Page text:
Does Homeowners Insurance Cover Unmanned Drones?
Contrary to popular belief, homeowner’s insurance doesn’t just cover the building you live in. The peace of mind provided by homeowner’s insurance extends to all of your personal property as well, and if someone is injured on your property, your homeowner’s insurance policy could help pay for court fees or settlement.
Popularity at an All-Time High
Drones, or unmanned aerial systems (UAS), are growing in popularity, creating a wide range of legal grey areas dealing with the privacy and property of those who might be observed by such a drone. Most drone operators fly the unmanned quadcopters as a hobby, pouring time and significant funds into their own drone to enjoy birds-eye views, but the population at large is worried that some drone operators might have more nefarious goals. If you crash your $2,000 drone in a neighbor’s yard, will your homeowner’s insurance help pay to replace it? If your drone-owning neighbor flies their UAS through your window, which party is financially responsible? The answers to these questions and more follow.
How a Policy Could Save You
There’s no good reason to skip out on a well-chosen home insurance policy, especially since, yes, they cover most (but not all) UAS-related damages and injuries. But of course, it isn’t that simple – every home insurance policy is wildly different from the last when you start taking wording and fine print into consideration. There are definitions, exclusions, and exemptions to exclusions to be taken into account, and needless to say, it’s often best to simply ask your insurance agent.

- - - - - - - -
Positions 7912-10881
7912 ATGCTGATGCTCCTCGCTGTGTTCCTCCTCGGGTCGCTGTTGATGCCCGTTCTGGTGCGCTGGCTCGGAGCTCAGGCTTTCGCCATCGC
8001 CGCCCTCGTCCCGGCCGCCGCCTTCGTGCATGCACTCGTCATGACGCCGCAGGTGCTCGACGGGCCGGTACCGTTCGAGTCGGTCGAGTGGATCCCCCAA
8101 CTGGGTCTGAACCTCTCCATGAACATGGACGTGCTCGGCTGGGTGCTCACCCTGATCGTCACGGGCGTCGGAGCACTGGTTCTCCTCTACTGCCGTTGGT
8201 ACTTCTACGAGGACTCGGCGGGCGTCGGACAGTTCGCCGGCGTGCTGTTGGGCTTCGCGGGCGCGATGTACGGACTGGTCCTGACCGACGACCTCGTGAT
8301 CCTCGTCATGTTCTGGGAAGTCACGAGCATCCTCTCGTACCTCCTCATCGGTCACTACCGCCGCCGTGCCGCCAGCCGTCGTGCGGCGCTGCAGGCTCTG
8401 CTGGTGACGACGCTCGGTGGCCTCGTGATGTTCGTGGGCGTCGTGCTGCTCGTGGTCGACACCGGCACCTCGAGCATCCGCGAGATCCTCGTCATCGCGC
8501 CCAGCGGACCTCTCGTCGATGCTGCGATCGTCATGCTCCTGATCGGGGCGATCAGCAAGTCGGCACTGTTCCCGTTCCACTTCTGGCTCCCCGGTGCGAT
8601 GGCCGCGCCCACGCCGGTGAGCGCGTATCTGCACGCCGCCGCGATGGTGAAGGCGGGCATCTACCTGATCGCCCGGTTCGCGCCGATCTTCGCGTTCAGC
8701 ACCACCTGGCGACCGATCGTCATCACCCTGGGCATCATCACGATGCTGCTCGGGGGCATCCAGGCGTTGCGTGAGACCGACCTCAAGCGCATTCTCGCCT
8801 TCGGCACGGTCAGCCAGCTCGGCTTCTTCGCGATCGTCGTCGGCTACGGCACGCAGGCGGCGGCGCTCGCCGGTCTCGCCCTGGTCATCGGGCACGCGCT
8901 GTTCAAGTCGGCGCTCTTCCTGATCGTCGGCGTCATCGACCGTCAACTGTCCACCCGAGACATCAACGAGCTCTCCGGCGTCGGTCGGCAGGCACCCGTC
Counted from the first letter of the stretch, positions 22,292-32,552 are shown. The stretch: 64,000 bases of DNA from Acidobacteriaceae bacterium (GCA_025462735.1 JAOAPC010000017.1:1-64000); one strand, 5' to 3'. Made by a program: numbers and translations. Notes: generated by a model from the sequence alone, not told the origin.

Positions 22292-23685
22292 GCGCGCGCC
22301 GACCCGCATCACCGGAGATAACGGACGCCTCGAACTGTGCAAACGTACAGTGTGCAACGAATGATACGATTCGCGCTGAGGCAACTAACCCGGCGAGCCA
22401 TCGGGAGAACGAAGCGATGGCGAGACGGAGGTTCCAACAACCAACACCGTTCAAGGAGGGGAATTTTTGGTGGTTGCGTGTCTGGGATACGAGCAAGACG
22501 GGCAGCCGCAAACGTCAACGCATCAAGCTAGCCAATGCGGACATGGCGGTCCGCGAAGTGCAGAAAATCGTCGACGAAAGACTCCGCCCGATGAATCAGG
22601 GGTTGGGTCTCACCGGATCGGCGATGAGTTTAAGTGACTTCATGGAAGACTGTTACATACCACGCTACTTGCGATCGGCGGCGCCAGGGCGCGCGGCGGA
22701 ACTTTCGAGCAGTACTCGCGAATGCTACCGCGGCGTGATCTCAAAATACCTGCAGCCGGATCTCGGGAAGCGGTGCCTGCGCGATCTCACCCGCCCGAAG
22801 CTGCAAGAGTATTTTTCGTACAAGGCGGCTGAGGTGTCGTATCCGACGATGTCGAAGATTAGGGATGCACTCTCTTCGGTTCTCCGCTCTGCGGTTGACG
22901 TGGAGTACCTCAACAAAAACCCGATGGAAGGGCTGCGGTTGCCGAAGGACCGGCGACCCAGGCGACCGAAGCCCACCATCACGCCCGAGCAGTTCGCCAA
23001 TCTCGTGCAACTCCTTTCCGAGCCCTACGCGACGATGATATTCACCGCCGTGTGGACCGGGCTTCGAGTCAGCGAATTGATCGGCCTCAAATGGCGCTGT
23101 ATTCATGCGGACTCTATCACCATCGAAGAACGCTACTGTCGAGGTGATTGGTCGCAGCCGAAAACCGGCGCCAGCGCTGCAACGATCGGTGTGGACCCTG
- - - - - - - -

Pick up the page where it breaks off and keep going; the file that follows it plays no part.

The basic homeowner’s policy that serves as a template for each agency’s individual policies seems to cover UAS-related injuries and damages absent extenuating circumstances or foul play. The legal grey areas come into play when each agency adds their own little spin to the standard policy. As a result of these changes, most homeowner’s insurance policies do not cover injuries and damages resulting from the use of an aircraft, but depending on how the term “aircraft” is defined by your insurers, you might still be covered. The most common definition is “a model or hobby aircraft not used or designed to carry people or cargo”, and as long as your UAS meets those requirements, you should be covered.
Is Privacy Covered?
One of the biggest concerns of both UAS owners and their communities is privacy. While there are a wide range of things a responsible UAS pilot can do to avoid misunderstandings, it’s important to know how to handle the situation if you need to make a claim against a UAS operator or defend against a claim from a neighbor. Bodily harm is covered, but privacy is still the biggest hurdle unmanned vehicle legislation still has to pass. Contact your insurance agent and your local law enforcement for more information on how to proceed if you believe your privacy has been violated by an unmanned drone.
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